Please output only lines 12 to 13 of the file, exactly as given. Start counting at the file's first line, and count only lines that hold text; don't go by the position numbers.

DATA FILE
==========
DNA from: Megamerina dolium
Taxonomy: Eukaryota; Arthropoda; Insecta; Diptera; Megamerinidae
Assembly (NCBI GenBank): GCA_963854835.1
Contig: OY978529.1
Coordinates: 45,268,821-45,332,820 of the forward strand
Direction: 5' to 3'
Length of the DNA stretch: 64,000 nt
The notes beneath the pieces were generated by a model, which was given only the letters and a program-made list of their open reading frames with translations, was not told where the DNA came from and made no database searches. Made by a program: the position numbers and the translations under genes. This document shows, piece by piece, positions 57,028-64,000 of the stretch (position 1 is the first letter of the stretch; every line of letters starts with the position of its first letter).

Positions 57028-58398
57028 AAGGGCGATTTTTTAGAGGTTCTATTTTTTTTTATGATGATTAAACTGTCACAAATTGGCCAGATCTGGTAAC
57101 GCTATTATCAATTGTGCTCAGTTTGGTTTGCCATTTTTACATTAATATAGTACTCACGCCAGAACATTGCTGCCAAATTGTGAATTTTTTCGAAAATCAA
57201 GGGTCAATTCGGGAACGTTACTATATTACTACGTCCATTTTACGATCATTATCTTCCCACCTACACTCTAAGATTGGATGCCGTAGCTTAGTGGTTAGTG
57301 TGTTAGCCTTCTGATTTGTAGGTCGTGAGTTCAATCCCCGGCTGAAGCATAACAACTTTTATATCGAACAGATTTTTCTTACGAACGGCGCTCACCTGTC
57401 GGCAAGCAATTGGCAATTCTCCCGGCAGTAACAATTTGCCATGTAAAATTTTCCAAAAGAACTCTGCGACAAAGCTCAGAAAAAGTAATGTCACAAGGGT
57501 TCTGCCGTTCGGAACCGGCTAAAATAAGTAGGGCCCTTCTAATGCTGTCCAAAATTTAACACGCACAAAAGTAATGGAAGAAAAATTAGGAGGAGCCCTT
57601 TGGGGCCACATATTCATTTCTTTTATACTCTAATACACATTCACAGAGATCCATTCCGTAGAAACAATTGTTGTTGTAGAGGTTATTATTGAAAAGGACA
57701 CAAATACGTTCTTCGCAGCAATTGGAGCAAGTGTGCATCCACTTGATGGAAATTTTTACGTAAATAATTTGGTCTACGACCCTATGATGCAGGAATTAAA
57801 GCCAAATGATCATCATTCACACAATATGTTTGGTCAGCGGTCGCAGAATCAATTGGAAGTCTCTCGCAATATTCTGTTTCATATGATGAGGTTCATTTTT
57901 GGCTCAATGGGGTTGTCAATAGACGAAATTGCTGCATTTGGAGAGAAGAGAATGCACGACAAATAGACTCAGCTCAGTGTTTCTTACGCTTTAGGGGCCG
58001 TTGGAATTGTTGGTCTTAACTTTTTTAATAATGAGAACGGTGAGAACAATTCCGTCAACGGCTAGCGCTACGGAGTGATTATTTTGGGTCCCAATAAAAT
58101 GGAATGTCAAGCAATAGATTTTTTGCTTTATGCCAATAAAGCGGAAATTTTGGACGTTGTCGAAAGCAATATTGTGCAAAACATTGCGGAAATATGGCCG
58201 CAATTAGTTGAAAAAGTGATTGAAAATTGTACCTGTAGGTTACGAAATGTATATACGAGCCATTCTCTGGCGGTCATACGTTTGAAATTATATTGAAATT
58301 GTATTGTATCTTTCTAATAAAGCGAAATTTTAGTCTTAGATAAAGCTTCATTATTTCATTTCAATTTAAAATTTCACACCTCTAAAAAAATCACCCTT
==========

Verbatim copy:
57201 GGGTCAATTCGGGAACGTTACTATATTACTACGTCCATTTTACGATCATTATCTTCCCACCTACACTCTAAGATTGGATGCCGTAGCTTAGTGGTTAGTG
57301 TGTTAGCCTTCTGATTTGTAGGTCGTGAGTTCAATCCCCGGCTGAAGCATAACAACTTTTATATCGAACAGATTTTTCTTACGAACGGCGCTCACCTGTC